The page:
SHE shot to fame as a sultry seductress in Desperate Housewives, regularly features on glossy magazine lists of "hottest women", is producing a dating reality show in Los Angeles and has been romantically attached to sports stars.
But Eva Longoria has now taken on a new role – reinventing herself as a political activist on the national stage, a champion of immigration reform and Hispanic causes and a confidante of Barack and Michelle Obama.
During celebrations for the president's second inauguration in Washington last weekend, the 37-year-old actress seemed ubiquitous among the wide-eyed celebrities that swirled around the first couple. Yet she is also playing an increasingly serious part in American public life: using her profile to push for greater recognition of the contribution made by the country's largest minority to culture, the economy and to politics.
Last night, she chaired a Q&A session in Los Angeles with Justice Sonia Sotomayor, the first Hispanic person to sit on the Supreme Court, a woman who began life in a poor district of New York but clawed her way up through education and hard work to the highest court in the land.
Longoria is far from the first Hollywood celebrity to be attracted by the glamorous aspects of American politics.
But she had earned her formal position as co-chair of Mr Obama's inaugural committee – with a seat on the platform for his swearing in and an invitation to the private party at the White House after the public events – by her work during his election campaign. S
he helped to channel millions of dollars towards his campaign at fundraising parties and emerged as an articulate spokeswoman for the president on the stump.
Now she is campaigning to persuade Americans that the country's immigration laws need reform, to make it easier for the children of illegal immigrants to become US citizens and to provide a pathway to citizenship for their parents – something for which Mr Obama will be pushing as part of a new package of legislation he has promised to unveil.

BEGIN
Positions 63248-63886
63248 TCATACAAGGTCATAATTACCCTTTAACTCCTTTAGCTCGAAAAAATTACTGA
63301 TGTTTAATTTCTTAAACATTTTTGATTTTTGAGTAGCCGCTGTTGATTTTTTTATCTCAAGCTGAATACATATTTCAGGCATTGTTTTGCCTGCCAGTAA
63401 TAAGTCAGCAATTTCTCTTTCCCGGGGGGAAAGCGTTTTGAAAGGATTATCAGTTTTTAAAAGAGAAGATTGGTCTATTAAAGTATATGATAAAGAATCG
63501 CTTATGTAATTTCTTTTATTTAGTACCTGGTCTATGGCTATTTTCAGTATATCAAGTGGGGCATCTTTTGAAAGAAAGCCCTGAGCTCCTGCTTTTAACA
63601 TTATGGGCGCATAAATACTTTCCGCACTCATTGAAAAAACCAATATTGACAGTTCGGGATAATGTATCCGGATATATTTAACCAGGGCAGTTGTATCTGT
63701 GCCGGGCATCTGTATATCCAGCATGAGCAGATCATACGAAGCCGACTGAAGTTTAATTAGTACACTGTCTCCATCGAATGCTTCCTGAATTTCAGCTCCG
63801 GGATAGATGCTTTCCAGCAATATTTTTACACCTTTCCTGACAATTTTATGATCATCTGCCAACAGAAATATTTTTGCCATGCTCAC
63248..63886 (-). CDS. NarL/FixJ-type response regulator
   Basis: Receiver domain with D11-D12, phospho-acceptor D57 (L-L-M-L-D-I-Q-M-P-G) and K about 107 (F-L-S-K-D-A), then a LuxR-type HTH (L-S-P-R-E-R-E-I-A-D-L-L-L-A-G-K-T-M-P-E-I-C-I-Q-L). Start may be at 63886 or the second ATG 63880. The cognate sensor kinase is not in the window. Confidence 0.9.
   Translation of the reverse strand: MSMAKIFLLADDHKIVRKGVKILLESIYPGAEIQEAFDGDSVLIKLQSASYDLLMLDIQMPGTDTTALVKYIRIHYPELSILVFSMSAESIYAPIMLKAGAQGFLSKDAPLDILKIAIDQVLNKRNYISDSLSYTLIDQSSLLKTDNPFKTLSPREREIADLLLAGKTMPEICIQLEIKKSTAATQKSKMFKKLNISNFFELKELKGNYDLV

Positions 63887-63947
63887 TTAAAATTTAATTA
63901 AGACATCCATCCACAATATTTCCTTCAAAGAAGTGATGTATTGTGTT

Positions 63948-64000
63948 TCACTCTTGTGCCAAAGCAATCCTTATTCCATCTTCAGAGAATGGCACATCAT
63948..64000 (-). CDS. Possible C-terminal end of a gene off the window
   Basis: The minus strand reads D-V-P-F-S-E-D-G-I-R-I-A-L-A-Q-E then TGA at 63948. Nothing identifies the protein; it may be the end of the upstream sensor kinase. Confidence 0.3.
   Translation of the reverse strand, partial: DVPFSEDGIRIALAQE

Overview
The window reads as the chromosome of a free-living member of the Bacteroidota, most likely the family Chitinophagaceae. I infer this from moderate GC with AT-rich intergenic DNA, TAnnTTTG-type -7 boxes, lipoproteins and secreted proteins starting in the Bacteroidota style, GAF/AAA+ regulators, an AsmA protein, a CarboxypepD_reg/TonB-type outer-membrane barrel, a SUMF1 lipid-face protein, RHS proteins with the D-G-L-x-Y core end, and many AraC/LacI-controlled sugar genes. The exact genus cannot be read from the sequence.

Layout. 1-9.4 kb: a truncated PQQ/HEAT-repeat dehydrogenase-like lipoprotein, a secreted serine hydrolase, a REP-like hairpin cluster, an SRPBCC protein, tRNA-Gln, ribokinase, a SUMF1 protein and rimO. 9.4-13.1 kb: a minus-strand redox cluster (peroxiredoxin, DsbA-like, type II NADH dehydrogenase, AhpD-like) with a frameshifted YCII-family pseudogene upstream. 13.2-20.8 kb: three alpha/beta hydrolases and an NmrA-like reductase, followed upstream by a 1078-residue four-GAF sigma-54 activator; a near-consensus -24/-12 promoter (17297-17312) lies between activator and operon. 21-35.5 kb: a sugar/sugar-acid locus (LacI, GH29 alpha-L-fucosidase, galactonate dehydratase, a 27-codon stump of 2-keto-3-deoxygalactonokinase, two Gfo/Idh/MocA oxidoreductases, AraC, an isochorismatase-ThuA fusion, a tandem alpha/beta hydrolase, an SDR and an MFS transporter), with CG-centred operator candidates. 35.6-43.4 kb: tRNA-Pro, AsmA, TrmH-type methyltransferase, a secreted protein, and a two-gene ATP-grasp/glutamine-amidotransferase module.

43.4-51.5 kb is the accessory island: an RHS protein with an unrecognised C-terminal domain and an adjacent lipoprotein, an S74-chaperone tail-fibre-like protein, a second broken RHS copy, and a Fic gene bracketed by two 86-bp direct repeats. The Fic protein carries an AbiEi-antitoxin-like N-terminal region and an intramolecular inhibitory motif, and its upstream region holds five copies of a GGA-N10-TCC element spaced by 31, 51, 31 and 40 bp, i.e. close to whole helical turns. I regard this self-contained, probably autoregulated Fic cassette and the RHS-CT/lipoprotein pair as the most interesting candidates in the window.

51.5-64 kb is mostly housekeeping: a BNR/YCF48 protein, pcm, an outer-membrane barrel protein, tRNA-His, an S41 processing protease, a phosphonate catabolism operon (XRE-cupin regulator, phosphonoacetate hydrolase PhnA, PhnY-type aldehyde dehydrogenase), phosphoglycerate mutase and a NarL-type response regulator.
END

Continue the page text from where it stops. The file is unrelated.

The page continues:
Republicans have previously tried to block any such reform, but, since Mr Obama won three-quarters of the Latino vote at the election, they are now considering how to reshape their own policies: a moment of opportunity, Longoria believes.
"I think the Republicans are going to realise that if they don't do it because it's morally imperative, they have to do it because it's politically imperative," she told an interviewer.
To underline her point, last week she co-hosted a brunch in Washington, attended by senior figures from both sides, aimed at increasing co-operation between Democrats and Republicans in policymaking.
Longoria emerged last summer on to a national political stage with an assured performance at the Democratic National Convention.
"The Eva Longoria who worked at Wendy's, flipping burgers – she needed a tax break," she said. "But the Eva Longoria who works on movie sets does not."
by Philip Sherwell in Washington © telegraph.co.uk